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Playing fun card games gets kids thinking

| Monday, May 18, 2015, 9:00 p.m.
The Yokim family from left, Oliver, 6, mom Mandy, Josephine, 8, and dad John play a card game in their Wexford home Tuesday, May 5, 2015.
Heidi Murrin | Trib Total Media
The Yokim family from left, Oliver, 6, mom Mandy, Josephine, 8, and dad John play a card game in their Wexford home Tuesday, May 5, 2015.

Mandy Yokim and her family love playing cards so much, they even have made up a few of their own games.

Yokim, 40, of Wexford, and her husband, John, have played many types of card games with their kids — Josephine, 8, and Oliver, 6 — since they were toddlers. They started with the easiest games like Old Maid and Go Fish, which helped teach the youngsters about matching up numbers and pictures. Now, the family plays games including Uno, and Rummy, which the parents have just started to teach the kids how to play. And family members have invented a few games like “Suits,” a simple luck-of-the-draw match.

Playing the card games helps sharpen the kids' brains and provides fun, quality family time, Mandy Yokim observes.

“I think that anytime you play a game where they have to ... visually assess something and match things up, it helps their memory skills,” Yokim says. “Especially with a game like Uno, they are needing to know how many cards to deal out.”

Many parents and experts say playing card games teaches children valuable skills. The activity helps improve and enhance memory, conversation and friendly rivalry. And kids get quality time with parents.

Card games teach kids to think critically and strategize, says Jonathan M. Cassie, head of the Senior School at Sewickley Academy.

“There is no bad choice,” Cassie says. “Pick any card game you want and play it with your kids, and they're going to be better off, more sophisticated in their thinking than they were before.”

Cassie is writing a book about the benefits of “gamification” in education, which is applying game-like traits to learning activities and making them fun. This is a benefit of card games for children: They learn in a playful way while enjoying themselves.

“The idea is embedded with the notion that games are fun in and of themselves,” Cassie says.

Card games give kids a challenge that they can meet, he says.

“Games are meritocratic,” Cassie says. “You get rewarded not based on how old you are and how educated you are, but how you play the game.”

Games help young kids to understand things like how to recognize and organize a set, which helps develop mathematical reasoning skills.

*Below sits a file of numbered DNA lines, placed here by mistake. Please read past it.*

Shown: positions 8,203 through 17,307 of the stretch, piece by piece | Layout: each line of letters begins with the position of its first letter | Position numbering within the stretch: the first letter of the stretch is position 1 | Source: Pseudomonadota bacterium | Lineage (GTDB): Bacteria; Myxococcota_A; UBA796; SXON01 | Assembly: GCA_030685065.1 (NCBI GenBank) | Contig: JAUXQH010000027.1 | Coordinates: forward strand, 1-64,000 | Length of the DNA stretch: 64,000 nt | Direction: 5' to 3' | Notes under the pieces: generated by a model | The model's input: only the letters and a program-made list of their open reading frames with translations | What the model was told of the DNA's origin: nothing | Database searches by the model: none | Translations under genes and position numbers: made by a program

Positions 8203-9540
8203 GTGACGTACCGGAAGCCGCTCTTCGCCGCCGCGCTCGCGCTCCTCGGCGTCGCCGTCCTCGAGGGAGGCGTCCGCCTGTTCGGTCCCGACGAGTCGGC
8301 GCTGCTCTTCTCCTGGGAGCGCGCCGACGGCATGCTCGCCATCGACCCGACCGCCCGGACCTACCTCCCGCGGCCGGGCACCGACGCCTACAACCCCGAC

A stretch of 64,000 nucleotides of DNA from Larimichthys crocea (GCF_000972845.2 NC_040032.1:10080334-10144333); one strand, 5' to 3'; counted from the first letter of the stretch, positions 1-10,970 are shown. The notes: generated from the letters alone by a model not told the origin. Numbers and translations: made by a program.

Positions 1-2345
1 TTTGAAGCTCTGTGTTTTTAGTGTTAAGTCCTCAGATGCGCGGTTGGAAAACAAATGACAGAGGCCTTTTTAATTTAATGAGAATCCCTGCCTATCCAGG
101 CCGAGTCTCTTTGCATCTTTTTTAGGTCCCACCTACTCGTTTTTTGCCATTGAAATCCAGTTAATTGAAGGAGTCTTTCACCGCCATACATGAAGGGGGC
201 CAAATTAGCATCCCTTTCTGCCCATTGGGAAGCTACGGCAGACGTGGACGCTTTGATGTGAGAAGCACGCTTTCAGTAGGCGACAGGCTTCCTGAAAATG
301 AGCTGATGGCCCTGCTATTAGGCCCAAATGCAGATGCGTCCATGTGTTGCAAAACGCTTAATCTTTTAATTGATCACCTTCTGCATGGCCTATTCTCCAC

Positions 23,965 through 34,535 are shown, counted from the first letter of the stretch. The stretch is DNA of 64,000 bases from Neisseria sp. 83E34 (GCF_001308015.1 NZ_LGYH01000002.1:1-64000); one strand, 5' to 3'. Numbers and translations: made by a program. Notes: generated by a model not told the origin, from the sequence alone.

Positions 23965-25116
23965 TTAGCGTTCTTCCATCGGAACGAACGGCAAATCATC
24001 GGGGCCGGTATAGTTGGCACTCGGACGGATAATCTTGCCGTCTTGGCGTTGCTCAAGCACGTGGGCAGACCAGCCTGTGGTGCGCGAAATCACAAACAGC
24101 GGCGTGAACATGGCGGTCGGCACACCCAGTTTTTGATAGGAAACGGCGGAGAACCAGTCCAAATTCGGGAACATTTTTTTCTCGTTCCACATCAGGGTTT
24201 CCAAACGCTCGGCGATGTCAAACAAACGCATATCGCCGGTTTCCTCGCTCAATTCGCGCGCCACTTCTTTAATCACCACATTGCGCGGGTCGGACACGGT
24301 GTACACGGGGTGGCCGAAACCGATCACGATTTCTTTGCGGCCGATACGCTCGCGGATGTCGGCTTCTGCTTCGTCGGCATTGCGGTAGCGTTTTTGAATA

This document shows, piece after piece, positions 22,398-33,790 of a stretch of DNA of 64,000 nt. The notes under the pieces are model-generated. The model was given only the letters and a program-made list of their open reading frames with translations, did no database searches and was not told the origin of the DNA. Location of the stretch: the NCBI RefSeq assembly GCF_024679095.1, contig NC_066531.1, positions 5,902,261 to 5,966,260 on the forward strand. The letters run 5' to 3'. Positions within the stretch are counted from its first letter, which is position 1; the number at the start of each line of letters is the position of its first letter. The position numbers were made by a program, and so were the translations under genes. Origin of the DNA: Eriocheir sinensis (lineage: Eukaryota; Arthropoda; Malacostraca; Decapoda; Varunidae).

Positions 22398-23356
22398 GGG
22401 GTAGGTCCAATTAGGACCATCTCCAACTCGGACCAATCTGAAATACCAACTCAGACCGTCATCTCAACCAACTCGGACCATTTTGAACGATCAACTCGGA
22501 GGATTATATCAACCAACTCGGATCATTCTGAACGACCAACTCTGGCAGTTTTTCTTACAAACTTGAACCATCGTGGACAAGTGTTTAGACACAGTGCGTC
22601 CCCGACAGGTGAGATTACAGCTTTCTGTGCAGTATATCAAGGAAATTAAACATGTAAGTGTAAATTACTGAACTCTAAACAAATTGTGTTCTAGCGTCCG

“Their math reasoning has been made more sophisticated by the game,” Cassie says.

Audrey Quinlan, chair of the education division at Seton Hill University in Greensburg, has used playing cards as tools for teaching math to elementary-school students.

“I always thought that using a deck of playing cards ... made much more sense in teaching kids math because it's readily available,” says Quinlan, a K-12 classroom teacher before she became an education professor and administrator. “It has so many possibilities.

“Anything that can make math concrete for our students helps in many ways,” says Quinlan, also director of the master of arts program in elementary/middle-level education at Seton Hill. “You're only limited in your imagination.”

Using a card deck, kids can discern patterns in numbers and colors — like numbers in red diamonds or hearts, or black spades and clubs, Quinlan says.

The popularity of card games can go through cycles, but overall, in the past two years, sales of traditional card decks have gone up between 1 and 2 percent each year, says P.J. Katien, vice president of sales and marketing for the U.S. Playing Card Co., based in Erlanger, Ky. The company's brands include Bicycle, Bee, Kem and Hoyle.

Company officials have heard many young adults say that their parents didn't teach them to play cards.

“There's an entire generation that missed, but now, (millennials) are trying to teach their children to play cards. ... It's a retroactive trend.”

Kids can learn developmental and social skills, along with mental and cognitive skills like counting, adding and subtracting, Katien says. They can learn strategic thinking, as they plot how to play their cards. And players of any age can do seemingly infinite things with a deck of cards.

“That's one of the biggest appeals to it,” Katien says. “There's just so much ... variability with a deck of cards.”

Kellie B. Gormly is a staff writer for Trib Total Media. She can bereached at kgormly@tribweb.com or 412-320-7824.

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